Writing Center tutors partner with young writing coaches at Baltimore-area school

April 13, 2010

McDaniel Writing Center tutor Rebecca Tilyou, a junior Psychology major, says the best part of helping students at a Baltimore-area school establish their own writing center is that she feels like she is passing along valuable tools, insight and encouragement to the teen-aged writers.

Tilyou and several other tutors from McDaniel’s Writing Center have been mentoring and advising a half-dozen students from St. Paul’s School for Girls to help create the school’s first writing center and what is thought to be the only writing center at a girls-only school in the Baltimore region.

The partnership is a prime example of how McDaniel students are eager to collaborate with others in surrounding communities – and, in the process, gain valuable experience to apply to their own lives.

From brainstorming ideas to giving tips on how to decorate the space to make it as comfortable and inviting as possible, Tilyou and the other McDaniel students have been instrumental in helping the St. Paul’s girls.

“We told them they have to meet their clients wherever they are because some students will bring papers that are great and need very few changes, while others may require an additional appointment to allow time for the extra work,” Tilyou recalled in a recent interview.

Tilyou said another key piece of advice that she offered was, “always be prepared.” Writing tutors must always have within reach the resources they need, such as a thesaurus, she said.

She also advised the girls not to be intimidated by the work involved.

“I told them to take it all in stride,” she said. “We also told them to put out candy and stress ball so it’s not such an intimidating experience for the students coming to their writing center.”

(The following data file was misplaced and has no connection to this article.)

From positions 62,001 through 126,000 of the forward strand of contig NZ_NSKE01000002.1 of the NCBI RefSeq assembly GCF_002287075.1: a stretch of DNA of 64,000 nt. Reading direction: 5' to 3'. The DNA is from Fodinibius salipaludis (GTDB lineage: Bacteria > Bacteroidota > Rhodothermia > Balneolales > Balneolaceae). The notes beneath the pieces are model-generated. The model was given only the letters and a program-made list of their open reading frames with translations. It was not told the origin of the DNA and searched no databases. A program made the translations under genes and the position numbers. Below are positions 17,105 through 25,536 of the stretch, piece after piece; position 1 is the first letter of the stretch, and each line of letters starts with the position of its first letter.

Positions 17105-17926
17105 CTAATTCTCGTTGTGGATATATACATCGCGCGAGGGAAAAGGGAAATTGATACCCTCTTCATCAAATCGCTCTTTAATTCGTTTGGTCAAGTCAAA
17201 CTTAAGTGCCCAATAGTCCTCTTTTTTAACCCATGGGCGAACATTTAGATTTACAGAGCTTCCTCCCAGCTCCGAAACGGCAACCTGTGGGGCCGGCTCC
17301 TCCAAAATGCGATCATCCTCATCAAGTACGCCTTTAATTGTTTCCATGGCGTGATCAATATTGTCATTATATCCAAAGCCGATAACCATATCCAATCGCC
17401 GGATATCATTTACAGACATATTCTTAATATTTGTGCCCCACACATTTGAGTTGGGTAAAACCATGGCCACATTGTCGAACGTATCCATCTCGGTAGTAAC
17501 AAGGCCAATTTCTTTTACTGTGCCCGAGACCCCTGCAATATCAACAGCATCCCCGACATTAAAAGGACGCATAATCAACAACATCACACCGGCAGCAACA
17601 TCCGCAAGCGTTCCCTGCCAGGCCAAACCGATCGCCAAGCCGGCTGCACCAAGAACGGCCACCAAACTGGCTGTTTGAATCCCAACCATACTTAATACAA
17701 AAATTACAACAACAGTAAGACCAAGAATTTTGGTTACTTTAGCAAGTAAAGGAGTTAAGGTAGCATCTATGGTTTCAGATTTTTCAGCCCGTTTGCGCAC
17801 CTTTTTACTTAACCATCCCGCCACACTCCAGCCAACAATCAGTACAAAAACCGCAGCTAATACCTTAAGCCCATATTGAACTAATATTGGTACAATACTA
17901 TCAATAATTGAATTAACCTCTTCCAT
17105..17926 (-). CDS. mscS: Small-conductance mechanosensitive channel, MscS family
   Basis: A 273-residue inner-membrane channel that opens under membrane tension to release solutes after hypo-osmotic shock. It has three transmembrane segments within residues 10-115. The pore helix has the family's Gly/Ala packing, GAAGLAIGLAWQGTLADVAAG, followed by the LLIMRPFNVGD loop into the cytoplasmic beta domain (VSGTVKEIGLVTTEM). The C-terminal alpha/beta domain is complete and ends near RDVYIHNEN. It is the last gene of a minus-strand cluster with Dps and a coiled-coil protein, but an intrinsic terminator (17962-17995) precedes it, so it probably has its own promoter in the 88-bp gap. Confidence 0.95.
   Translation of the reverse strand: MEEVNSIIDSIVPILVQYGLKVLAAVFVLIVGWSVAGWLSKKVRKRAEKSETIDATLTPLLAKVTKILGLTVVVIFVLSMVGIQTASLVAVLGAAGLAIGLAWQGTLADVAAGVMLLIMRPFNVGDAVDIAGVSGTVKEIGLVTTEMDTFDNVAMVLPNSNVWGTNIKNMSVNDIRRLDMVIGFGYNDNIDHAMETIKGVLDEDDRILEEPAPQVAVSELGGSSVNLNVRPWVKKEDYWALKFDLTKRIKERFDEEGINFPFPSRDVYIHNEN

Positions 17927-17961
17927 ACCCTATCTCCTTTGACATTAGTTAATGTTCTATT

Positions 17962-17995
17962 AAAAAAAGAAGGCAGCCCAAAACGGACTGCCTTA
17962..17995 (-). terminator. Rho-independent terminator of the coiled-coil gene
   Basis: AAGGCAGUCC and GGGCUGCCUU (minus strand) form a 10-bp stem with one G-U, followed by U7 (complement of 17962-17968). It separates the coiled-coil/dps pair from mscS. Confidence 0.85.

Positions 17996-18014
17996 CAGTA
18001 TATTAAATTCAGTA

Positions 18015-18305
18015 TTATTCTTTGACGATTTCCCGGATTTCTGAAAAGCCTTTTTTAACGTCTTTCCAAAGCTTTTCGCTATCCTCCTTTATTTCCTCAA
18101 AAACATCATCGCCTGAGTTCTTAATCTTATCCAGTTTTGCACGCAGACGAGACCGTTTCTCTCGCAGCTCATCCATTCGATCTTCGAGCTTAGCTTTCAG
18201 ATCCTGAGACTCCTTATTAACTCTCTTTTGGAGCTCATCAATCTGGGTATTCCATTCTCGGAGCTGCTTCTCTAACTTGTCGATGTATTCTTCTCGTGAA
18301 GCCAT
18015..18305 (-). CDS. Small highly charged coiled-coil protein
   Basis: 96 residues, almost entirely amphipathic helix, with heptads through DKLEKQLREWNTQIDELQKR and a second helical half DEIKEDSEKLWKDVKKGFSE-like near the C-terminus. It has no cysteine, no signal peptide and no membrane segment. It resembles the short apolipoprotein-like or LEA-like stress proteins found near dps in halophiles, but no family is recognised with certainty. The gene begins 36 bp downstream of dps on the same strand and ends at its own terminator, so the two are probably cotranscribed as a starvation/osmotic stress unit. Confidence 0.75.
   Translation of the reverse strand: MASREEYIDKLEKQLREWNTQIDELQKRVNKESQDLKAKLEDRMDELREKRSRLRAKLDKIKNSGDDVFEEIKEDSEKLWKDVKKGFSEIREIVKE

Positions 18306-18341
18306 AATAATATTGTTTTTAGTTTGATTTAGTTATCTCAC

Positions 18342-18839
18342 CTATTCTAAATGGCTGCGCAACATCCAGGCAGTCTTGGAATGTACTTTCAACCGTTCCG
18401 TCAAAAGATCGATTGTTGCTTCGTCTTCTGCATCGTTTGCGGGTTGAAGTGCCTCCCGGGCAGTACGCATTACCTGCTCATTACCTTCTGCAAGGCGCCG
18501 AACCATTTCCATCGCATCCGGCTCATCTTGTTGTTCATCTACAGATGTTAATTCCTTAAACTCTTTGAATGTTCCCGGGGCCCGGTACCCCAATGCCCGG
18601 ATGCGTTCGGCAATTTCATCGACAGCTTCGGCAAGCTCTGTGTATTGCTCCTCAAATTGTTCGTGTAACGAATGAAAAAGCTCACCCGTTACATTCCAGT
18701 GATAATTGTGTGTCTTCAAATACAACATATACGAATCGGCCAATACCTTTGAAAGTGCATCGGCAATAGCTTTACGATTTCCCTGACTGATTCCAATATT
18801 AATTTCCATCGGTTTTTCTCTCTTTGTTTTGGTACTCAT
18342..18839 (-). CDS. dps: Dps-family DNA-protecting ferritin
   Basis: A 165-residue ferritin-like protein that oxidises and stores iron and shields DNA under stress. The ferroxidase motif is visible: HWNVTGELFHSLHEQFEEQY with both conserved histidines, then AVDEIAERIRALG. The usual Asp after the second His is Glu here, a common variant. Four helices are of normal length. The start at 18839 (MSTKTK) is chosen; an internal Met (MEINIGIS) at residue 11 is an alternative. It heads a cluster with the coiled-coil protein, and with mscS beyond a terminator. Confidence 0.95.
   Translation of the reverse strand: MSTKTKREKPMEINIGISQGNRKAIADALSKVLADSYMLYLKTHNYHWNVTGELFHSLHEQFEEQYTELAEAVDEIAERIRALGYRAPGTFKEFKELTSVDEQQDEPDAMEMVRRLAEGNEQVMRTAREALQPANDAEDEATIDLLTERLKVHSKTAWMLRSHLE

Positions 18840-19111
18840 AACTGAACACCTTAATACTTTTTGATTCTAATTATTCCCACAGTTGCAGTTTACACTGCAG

The students from St. Paul’s School for Girls have taken the advice to heart. For one, the writing center received a much-needed transformation. The center – a small space that once was used to store boxes – was outfitted with a purple shag rug, orange pillows and lots of polka-dotted decorations to help make the room cozy.

After completing a comprehensive application process and undergoing training, six dedicated student-coaches – five juniors and one sophomore – opened the St. Paul School for Girls Writing Lab on March 29. They held more than a dozen coaching sessions during that first week.

“This is an opportunity to let students help students,” said Shawna Garliss, St. Paul’s interim writing lab director. “It’s really an opportunity for students to ask those questions they might otherwise feel too awkward to ask a teacher. They can feel free to be creative and get ideas, but not feel like they have to use those ideas as they might feel if the ideas were coming from a teacher.”

Garliss said she was especially appreciative of the time Lisa Breslin – director of McDaniel’s Writing Center – spent offering advice and training. Breslin and several McDaniel students visited St. Paul’s to work with the girls and also hosted them on the Hill so they could check out the set-up of McDaniel’s Writing Center.

With the help of Breslin and tutors from McDaniel’s Writing Center, Garliss said St. Paul’s students are gaining additional skills to take well into their futures.

“We are able to give our girls yet another skill that will help prepare them for college, where writing centers are very prevalent,” Garliss said. “That was another incentive for us to do this.”